Why Focus on Excellence in Business Partnering

Why do some supply chain teams—despite having all the right commercial skills, tools, systems, and processes—still fail to achieve excellence and success within the organization? At the same time, some teams seem to possess a “secret ingredient” that helps them to achieve truly outstanding results. 

The same applies on an individual performer level. I once had a team member who had minimal supply chain experience and had a degree in chemistry. Despite him lacking experience and core supply chain skills, he managed to drive significant value managing relationships with key suppliers, and the business recognized him as one of the team superstars. What helped him to do that? 

Business partnering and collaboration, being one team with the business, having a seat at the leadership table, focus on what drives the value for the business—all are essential features of the modern supply chain organization. But how do you achieve these? Let’s explore what goes into this “secret ingredient” of supply chain’s success. 

It all starts with looking in a mirror—soliciting feedback from business stakeholders to hear the voice of the customer. The easiest way to do this is by surveying and analyzing stakeholder feedback to take action on it. This also shows that the supply chain would like to be a player rather than a victim.

The next step is to set up an annual business engagement and alignment program with a wide range of business teams. Hold meetings with business leaders at various levels to solicit information on business plans, share key initiatives planned by the supply chain team, align on priorities for the upcoming period, and solicit feedback on supply chain’s performance. This helps with understanding the business, being a “learner” rather than a “knower,” and strengthening the relationships.   

Supply chain also needs to train the business stakeholders: create awareness of the SCM process, communicate “go to” key contacts for the business teams.   

Last but very important is that you build trust through delivery: deliver on promises and expectations, share successes and failures, and take responsibility for the results. 

Now let’s look at it from an individual perspective.

It comes down to maintaining a balance between the four behavioral spectrums: business player vs. the professional partner, and functional broker vs. enabler for compliance and control.

Also, if you overdo one of them, you are risking not being successful in your relationship with the business or with your own supply chain team. 

A business player is co-responsible for business success. A professional partner is maintaining acts to shape the direction only as it relates to supply chain activities. If you’re too much of a business player, then you run a risk of “going native” and lose credibility with your own function. If you are too much of a professional partner, you are seen as a narrow expert advisor oversupplying the business with advice on irrelevant or non-priority issues, acting as someone outside the business with no skin in the game.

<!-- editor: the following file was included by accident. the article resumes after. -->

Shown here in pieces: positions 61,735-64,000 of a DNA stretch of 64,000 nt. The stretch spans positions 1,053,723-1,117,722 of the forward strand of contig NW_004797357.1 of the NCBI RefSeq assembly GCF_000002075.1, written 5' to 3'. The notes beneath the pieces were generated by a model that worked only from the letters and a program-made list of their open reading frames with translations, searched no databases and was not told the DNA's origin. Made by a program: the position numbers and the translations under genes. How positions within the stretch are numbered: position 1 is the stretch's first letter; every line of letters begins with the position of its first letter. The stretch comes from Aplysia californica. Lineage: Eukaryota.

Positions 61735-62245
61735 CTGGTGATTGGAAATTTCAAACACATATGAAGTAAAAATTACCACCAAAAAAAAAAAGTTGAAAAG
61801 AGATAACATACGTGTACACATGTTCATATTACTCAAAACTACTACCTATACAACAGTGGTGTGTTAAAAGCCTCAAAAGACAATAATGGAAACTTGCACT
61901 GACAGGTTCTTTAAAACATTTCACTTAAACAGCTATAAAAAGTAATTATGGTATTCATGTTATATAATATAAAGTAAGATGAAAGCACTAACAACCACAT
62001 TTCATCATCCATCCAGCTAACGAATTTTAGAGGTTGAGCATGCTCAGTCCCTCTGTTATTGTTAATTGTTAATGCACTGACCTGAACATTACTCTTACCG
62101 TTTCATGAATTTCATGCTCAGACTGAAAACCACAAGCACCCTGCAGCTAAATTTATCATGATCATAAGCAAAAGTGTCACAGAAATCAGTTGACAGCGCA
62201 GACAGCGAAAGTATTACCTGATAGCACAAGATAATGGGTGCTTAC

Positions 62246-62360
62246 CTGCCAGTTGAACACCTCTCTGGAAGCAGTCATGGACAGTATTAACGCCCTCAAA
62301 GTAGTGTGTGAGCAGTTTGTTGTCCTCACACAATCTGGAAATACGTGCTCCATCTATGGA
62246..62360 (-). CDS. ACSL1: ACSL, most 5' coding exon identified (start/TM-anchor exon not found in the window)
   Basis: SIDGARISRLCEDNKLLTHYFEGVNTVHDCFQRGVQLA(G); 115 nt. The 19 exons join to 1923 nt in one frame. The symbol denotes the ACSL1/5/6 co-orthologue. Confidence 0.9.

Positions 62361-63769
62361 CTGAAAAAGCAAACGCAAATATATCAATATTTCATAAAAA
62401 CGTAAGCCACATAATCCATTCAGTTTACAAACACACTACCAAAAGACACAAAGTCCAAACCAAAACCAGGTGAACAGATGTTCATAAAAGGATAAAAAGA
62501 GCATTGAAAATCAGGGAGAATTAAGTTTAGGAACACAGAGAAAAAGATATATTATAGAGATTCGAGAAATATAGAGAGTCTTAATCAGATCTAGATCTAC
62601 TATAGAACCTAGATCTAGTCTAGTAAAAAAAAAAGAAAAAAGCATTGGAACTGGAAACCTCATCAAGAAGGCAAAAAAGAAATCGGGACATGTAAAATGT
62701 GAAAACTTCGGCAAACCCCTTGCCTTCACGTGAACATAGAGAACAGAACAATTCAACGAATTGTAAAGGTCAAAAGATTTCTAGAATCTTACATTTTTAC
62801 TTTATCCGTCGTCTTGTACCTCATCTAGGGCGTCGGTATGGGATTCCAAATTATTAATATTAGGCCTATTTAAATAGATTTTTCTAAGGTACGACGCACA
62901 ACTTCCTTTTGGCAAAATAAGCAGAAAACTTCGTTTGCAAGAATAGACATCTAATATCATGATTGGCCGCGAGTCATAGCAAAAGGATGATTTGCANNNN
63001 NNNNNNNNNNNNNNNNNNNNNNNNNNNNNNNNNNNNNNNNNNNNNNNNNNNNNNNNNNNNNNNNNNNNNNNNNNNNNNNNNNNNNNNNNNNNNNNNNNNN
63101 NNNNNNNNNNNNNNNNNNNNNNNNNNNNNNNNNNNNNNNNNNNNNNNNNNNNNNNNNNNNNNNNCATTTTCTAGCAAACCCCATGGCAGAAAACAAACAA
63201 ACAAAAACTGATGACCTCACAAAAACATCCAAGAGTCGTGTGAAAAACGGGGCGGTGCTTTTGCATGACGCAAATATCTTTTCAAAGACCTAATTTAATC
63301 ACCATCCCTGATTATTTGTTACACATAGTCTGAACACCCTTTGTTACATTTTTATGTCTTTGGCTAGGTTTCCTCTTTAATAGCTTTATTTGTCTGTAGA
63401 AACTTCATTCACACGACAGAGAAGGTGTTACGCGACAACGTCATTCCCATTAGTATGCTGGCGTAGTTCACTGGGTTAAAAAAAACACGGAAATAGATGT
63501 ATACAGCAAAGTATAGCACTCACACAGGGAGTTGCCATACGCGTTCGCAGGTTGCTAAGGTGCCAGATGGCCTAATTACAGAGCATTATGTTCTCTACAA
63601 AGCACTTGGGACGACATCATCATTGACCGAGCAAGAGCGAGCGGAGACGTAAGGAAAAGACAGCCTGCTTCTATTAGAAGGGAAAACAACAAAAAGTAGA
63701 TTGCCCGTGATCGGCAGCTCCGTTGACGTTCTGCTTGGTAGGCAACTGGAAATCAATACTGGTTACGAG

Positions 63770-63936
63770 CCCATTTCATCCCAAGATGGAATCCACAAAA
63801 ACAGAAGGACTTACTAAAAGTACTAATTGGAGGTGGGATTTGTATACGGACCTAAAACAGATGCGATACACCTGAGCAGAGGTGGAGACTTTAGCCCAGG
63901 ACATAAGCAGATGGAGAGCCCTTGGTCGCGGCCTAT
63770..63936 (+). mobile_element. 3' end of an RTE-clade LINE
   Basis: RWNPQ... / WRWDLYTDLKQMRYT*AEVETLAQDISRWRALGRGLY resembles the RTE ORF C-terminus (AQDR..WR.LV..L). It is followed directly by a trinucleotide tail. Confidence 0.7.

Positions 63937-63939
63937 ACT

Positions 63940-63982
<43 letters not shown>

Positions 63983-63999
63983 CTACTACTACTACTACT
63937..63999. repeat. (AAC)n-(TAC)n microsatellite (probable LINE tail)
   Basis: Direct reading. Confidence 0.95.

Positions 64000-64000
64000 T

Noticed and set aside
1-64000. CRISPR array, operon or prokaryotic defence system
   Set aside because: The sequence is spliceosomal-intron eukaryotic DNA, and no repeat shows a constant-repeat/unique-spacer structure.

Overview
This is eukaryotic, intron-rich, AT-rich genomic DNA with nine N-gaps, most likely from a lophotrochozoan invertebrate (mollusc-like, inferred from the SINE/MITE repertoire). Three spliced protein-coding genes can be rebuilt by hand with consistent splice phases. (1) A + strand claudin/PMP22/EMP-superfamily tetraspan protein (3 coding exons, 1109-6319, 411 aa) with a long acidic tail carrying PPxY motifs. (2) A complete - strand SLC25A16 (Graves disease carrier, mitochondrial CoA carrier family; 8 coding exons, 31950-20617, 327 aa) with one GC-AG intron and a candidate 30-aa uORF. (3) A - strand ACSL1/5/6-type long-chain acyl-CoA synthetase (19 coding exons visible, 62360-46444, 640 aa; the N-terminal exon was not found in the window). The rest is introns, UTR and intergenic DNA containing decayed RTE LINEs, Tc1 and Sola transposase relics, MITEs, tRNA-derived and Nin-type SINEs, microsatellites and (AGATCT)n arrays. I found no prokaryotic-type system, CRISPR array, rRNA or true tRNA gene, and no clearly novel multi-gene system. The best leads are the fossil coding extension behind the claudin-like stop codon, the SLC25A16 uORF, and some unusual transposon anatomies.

A functional broker means being at the interface between the business and the function, aligning the actions of the function with the needs identified in the business, resolving conflicts, and ensuring that agendas are synchronized. An enabler of compliance and control typically brings the policies and processes to the business, standing up for compliance.  

When you overdo the functional broker role, you can be seen as a “hollow conduit” who simply serves as a mailbox between the business and function without value add. Press too much on compliance and control, and you will be seen as a “functional police” without proper business understanding, and little value add.  

Lastly, there is one more thing to stitch it all together—being able to maintain independence under pressure. The pressure will come from within your own function and from the business stakeholders. Those who can find the balance and drive trust and transparency will ultimately succeed. 

I leave you with these four questions to consider:

  1. Do you bring insight to the business table? 
  2. Do you demonstrate the courage to influence the business and the function? 
  3. Do you build and maintain the integrity of the relationships? 
  4. Do you take the initiative to co-lead the business?